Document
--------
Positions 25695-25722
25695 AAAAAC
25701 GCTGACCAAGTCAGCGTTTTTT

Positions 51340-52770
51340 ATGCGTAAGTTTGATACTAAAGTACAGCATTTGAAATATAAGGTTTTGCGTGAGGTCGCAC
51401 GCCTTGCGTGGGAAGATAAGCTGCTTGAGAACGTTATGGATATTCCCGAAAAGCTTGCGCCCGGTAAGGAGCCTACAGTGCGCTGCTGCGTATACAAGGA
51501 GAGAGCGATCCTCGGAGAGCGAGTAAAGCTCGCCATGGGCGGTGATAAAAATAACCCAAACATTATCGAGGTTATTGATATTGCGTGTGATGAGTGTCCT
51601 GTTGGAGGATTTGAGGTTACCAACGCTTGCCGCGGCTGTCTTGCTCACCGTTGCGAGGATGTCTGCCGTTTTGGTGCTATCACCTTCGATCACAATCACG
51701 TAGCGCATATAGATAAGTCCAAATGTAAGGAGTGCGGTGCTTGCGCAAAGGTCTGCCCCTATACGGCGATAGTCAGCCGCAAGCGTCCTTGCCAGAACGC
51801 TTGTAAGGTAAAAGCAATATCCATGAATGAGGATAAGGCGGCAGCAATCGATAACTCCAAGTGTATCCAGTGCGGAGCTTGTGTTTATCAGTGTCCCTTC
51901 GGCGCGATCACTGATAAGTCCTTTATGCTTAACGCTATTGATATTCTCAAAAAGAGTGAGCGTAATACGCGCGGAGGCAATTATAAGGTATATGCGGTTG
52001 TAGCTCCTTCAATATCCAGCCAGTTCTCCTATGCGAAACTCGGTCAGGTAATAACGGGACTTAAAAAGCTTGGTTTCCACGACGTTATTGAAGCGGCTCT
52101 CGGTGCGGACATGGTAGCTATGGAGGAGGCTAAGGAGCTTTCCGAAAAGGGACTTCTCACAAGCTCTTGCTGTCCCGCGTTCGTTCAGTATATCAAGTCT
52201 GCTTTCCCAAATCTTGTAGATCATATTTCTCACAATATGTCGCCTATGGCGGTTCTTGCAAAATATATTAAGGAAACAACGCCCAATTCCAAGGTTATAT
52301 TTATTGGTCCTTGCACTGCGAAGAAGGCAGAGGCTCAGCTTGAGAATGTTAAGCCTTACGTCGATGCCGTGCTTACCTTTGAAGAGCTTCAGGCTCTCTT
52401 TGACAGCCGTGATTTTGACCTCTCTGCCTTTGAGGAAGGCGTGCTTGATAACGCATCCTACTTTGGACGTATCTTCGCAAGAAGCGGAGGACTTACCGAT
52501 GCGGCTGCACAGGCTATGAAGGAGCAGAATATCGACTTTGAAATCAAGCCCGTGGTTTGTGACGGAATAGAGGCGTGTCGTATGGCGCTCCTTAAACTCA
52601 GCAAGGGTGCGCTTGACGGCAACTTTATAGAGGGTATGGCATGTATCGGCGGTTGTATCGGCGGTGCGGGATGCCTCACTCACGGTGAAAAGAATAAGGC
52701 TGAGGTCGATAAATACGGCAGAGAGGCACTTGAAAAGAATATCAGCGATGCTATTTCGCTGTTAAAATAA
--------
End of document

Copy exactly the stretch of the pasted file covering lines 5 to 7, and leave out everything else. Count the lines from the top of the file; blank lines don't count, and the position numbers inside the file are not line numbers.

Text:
51340 ATGCGTAAGTTTGATACTAAAGTACAGCATTTGAAATATAAGGTTTTGCGTGAGGTCGCAC
51401 GCCTTGCGTGGGAAGATAAGCTGCTTGAGAACGTTATGGATATTCCCGAAAAGCTTGCGCCCGGTAAGGAGCCTACAGTGCGCTGCTGCGTATACAAGGA
51501 GAGAGCGATCCTCGGAGAGCGAGTAAAGCTCGCCATGGGCGGTGATAAAAATAACCCAAACATTATCGAGGTTATTGATATTGCGTGTGATGAGTGTCCT